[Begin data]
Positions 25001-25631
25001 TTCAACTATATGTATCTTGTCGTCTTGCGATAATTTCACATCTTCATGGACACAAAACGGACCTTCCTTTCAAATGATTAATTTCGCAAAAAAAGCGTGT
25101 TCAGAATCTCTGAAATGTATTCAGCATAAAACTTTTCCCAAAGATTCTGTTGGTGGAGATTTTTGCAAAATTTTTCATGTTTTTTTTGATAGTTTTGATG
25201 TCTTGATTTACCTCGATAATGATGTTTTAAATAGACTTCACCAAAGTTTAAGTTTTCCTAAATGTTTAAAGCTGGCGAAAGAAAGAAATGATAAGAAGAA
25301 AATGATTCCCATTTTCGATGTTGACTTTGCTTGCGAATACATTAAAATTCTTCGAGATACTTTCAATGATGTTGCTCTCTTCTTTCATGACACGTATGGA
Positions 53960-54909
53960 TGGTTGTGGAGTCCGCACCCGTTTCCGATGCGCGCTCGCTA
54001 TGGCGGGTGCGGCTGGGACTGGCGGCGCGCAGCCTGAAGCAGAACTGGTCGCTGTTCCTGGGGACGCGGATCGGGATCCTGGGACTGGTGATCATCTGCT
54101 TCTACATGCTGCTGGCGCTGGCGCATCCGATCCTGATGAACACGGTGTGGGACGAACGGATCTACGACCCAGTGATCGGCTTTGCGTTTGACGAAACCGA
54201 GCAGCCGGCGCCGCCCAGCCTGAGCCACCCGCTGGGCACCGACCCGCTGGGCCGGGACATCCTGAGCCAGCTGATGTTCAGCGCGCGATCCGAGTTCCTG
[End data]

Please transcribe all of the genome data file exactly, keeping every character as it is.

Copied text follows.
Positions 25001-25631
25001 TTCAACTATATGTATCTTGTCGTCTTGCGATAATTTCACATCTTCATGGACACAAAACGGACCTTCCTTTCAAATGATTAATTTCGCAAAAAAAGCGTGT
25101 TCAGAATCTCTGAAATGTATTCAGCATAAAACTTTTCCCAAAGATTCTGTTGGTGGAGATTTTTGCAAAATTTTTCATGTTTTTTTTGATAGTTTTGATG
25201 TCTTGATTTACCTCGATAATGATGTTTTAAATAGACTTCACCAAAGTTTAAGTTTTCCTAAATGTTTAAAGCTGGCGAAAGAAAGAAATGATAAGAAGAA
25301 AATGATTCCCATTTTCGATGTTGACTTTGCTTGCGAATACATTAAAATTCTTCGAGATACTTTCAATGATGTTGCTCTCTTCTTTCATGACACGTATGGA
Positions 53960-54909
53960 TGGTTGTGGAGTCCGCACCCGTTTCCGATGCGCGCTCGCTA
54001 TGGCGGGTGCGGCTGGGACTGGCGGCGCGCAGCCTGAAGCAGAACTGGTCGCTGTTCCTGGGGACGCGGATCGGGATCCTGGGACTGGTGATCATCTGCT
54101 TCTACATGCTGCTGGCGCTGGCGCATCCGATCCTGATGAACACGGTGTGGGACGAACGGATCTACGACCCAGTGATCGGCTTTGCGTTTGACGAAACCGA
54201 GCAGCCGGCGCCGCCCAGCCTGAGCCACCCGCTGGGCACCGACCCGCTGGGCCGGGACATCCTGAGCCAGCTGATGTTCAGCGCGCGATCCGAGTTCCTG